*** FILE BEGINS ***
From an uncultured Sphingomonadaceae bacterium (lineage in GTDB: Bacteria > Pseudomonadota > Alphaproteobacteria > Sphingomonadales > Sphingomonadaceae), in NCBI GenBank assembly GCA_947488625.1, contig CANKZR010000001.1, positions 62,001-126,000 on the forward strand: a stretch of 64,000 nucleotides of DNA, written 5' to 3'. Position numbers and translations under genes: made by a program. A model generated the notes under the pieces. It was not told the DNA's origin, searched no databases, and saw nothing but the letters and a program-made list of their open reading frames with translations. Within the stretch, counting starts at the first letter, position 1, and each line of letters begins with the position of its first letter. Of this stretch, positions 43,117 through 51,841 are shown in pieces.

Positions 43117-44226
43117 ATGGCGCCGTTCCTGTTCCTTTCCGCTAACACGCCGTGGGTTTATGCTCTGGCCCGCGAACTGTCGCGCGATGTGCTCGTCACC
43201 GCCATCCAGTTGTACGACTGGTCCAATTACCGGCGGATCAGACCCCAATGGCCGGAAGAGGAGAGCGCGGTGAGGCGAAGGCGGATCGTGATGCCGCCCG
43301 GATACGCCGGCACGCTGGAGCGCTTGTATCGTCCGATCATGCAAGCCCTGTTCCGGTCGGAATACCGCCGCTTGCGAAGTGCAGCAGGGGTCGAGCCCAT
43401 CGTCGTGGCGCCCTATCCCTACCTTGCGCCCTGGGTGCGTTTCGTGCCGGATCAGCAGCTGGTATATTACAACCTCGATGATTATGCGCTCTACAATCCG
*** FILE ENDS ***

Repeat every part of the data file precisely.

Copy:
From an uncultured Sphingomonadaceae bacterium (lineage in GTDB: Bacteria > Pseudomonadota > Alphaproteobacteria > Sphingomonadales > Sphingomonadaceae), in NCBI GenBank assembly GCA_947488625.1, contig CANKZR010000001.1, positions 62,001-126,000 on the forward strand: a stretch of 64,000 nucleotides of DNA, written 5' to 3'. Position numbers and translations under genes: made by a program. A model generated the notes under the pieces. It was not told the DNA's origin, searched no databases, and saw nothing but the letters and a program-made list of their open reading frames with translations. Within the stretch, counting starts at the first letter, position 1, and each line of letters begins with the position of its first letter. Of this stretch, positions 43,117 through 51,841 are shown in pieces.

Positions 43117-44226
43117 ATGGCGCCGTTCCTGTTCCTTTCCGCTAACACGCCGTGGGTTTATGCTCTGGCCCGCGAACTGTCGCGCGATGTGCTCGTCACC
43201 GCCATCCAGTTGTACGACTGGTCCAATTACCGGCGGATCAGACCCCAATGGCCGGAAGAGGAGAGCGCGGTGAGGCGAAGGCGGATCGTGATGCCGCCCG
43301 GATACGCCGGCACGCTGGAGCGCTTGTATCGTCCGATCATGCAAGCCCTGTTCCGGTCGGAATACCGCCGCTTGCGAAGTGCAGCAGGGGTCGAGCCCAT
43401 CGTCGTGGCGCCCTATCCCTACCTTGCGCCCTGGGTGCGTTTCGTGCCGGATCAGCAGCTGGTATATTACAACCTCGATGATTATGCGCTCTACAATCCG